The Honor Magic 2's retractable slide is sturdy, smooth, and less gimmicky than expected -- the phone comes in gorgeous colour schemes that will likely successfully woo the millennials that it is aimed at.
The Honor Magic 2 seems practically designed for a hands-on review. It makes a strong first impression, thanks to its retractable slide, full screen, and admittedly gorgeous colour schemes.
It also offers reasonably high specs -- including an in-display fingerprint sensor, 6GB of memory, and 128GB of storage -- for its price of 3,799 RMB (roughly $550). However, it is the Honor series' most expensive device yet, with Huawei seemingly testing the boundaries of its sub-brand.
It isn't magic, but retractable slide is awfully fun
The Honor Magic 2 is not the first smartphone to try the slide-out camera feature. Oppo's Find X also had a slide-out camera, where the camera tray slid up between the front and back covers to reveal the hidden cameras. In that case, the slider popped out and back in when turning on and off the camera app.
The Magic 2's execution is different: The whole rear cover of the phone slides up and down. It's not done by mechanics, but with your fingers. Only the front cameras are hidden, with the rear cameras firmly staying in the back cover.
Feature phones have made me suspicious when any mention of slide is associated with them. But I must admit, the Magic 2's slides are awfully fun. Sliding back and forth is smooth and can be done with one hand. When the slide is retracted, it feels sturdy enough.
President of Honor George Zhao stated that simplicity was a priority in designing the slide, and the company has definitely learned from Oppo's earlier attempt. It is also a testament to Honor's engineering team. Xiong Junmin, general manager of product at Honor, says the phone will also have its own cover accessory that surrounds the sides and top, and leave the bottom open for the slide, so it will definitely be cool to see.
That being said, long-term use is another question, both in utility and durability of the slide feature. There was no mention of the phones being water and dust proof, and they probably aren't.
The true test of the durability of the slides will be with long-term use, especially in the pockets of pants. Zhao showcased a new feature where pushing the slide to unveil the front cameras will automatically load the camera app, thereby compressing the usual steps of unlocking the phone, pressing the camera app, and turning the front camera into one step. It definitely is convenient, and will be welcomed by selfie junkies.
The slide is also there to offer the full, notch-free screen. In the black version, the benefits are apparent. We will have to see how much further hardware can evolve to pack light sensors and front cameras without the need for a notch.
The Honor Magic 2 has a similar back design to the Huawei P20 Pro, but the colour scheme is much better. The phones come in black, blue, and red, and use a gradation scheme where the colour starts lighter in the top and becomes darker near the bottom. When the slide is pushed up, the revealed and protruding back is even darker in colour, so the gradation effect is still there. The black version grades to grey, the white to blue, and the red to pink. It is likely that Honor will add new colours if the Magic 2 proves to be popular.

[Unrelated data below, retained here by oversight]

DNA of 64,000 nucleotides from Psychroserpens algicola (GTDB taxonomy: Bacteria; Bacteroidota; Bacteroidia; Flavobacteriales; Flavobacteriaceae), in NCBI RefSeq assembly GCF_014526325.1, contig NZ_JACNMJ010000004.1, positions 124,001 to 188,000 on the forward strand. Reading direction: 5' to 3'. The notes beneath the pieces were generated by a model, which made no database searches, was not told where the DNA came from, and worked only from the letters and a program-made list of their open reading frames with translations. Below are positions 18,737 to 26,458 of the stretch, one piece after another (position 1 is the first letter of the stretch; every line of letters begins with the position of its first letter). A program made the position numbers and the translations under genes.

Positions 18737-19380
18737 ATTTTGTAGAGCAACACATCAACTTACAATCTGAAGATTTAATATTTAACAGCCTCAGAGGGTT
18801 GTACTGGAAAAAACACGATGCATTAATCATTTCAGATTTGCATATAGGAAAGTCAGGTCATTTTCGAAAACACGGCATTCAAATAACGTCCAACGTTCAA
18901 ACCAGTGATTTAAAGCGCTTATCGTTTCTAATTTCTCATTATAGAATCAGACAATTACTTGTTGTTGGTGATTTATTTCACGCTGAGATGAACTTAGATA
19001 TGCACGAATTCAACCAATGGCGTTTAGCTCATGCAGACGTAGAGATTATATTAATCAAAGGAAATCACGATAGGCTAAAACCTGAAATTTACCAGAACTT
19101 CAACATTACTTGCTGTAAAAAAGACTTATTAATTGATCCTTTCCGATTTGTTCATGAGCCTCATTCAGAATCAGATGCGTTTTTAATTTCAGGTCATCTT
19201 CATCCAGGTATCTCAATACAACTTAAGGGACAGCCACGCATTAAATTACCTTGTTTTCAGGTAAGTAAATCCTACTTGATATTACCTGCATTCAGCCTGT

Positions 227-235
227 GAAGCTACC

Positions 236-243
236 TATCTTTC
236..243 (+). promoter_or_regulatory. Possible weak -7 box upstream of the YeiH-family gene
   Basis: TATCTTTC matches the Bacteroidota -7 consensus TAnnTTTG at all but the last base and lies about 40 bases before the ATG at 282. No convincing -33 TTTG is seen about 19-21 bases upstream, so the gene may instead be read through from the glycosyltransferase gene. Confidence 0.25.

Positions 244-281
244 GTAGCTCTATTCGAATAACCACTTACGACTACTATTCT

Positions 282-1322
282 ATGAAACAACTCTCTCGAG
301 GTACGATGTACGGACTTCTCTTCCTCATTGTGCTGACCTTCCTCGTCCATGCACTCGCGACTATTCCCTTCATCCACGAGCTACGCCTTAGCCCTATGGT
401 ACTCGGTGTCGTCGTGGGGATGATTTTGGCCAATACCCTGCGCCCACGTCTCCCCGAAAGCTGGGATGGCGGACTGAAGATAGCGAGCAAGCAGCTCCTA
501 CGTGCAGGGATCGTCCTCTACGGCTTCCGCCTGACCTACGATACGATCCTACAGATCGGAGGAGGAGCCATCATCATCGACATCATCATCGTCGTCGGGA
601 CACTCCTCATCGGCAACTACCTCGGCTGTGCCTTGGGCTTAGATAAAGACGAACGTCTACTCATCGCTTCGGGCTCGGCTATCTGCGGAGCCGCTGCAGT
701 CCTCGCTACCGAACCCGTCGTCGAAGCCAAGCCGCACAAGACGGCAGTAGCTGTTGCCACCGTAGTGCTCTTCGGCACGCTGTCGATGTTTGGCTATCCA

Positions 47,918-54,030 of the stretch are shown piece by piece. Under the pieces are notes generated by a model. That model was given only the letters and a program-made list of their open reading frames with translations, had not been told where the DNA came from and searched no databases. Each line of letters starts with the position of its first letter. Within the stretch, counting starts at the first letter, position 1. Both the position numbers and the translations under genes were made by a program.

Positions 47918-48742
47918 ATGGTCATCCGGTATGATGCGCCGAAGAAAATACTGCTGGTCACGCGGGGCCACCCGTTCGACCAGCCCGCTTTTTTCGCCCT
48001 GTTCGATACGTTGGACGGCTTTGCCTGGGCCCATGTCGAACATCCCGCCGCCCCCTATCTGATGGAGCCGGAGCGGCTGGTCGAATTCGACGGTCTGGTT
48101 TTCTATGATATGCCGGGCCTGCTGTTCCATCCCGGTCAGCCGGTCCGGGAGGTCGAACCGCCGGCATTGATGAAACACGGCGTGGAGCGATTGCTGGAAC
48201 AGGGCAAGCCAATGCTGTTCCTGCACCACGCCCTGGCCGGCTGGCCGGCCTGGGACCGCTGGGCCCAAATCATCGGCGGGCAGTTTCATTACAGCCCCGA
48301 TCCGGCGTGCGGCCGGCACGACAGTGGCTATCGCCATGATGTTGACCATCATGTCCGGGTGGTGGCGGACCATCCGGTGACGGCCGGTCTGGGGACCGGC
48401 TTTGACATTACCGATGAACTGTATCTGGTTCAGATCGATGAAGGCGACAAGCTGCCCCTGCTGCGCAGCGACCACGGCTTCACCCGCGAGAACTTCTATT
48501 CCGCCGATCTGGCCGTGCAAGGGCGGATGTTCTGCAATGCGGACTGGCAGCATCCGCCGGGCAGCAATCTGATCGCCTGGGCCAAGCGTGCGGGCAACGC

The colour scheme goes well with the smooth and glossy design of the back cover. Fingerprints are noticeable, but it isn't smudgy, and transparent covers will likely be offered to offset them. Honor's main audience is, in the company's words, the younger generation, and the colour will definitely woo those who increasingly find smartphones as an expression of who they are, especially in China.
Solid specs and Yoyo
The Honor Magic 2 boasts reasonably high specs for its price range. It packs two triple cameras: 16 megapixels, 24 megapixels, and 16 megapixels for the rear, and 16 megapixels, 2 megapixels, and 2 megapixels for the front.
It is powered by the 7-nanometer octa-core Kirin 980, and has either 6GB or 8GB of memory, 128GB or 256GB of storage, and a gorgeous 6.39-inch AMOLED display running at a resolution of 2,340x1,080. It has a 3,400mAh battery and an in-display fingerprint sensor. The phone also offers a voice print service, used in sync with FlyPodsPro Bluetooth earphones, where users can unlock and activate their phones using their voice.
The phone also comes with its newly christened artificial intelligence (AI) virtual assistant Yoyo, which, according to the company, can check skin conditions using the front camera, identify objects, call for help in emergencies, and offer navigation. Yoyo, which with deep learning evolves to cater to personalised needs, can be moved when consumers purchase a new smartphone.
This litany of features must be tested on how convenient and effective they are, with similar features being offered by competitors. But the fact that Honor can pack all of this into a mid-range phone is quite impressive.
Global pricing has not been made available, but the Honor Magic 2's relatively higher price than its predecessors -- the phone comes in four variants, and the priciest, which offers 8GB of RAM and 512GB of ROM and a 3D scanner, costs 5,799 RMB, hovering just below the premium end -- such as the Honor Play will test whether the brand can settle at the higher end of the mid-range globally to escape the razor-thin margins that helped propel it to Huawei's most important smartphone brand in Asia.
The Honor Magic 2 smartphone comes with a unique retractable slide design that hides the front cameras and leaves more room for the screen, with Huawei's latest Kirin 980 processor and its virtual assistant Yoyo.
We have now seen the announcement of just about every major smartphone for 2018 with the OnePlus 6T being revealed in the next couple of weeks. It is extremely difficult to arrange the top five as the quality of smartphones today is fantastic.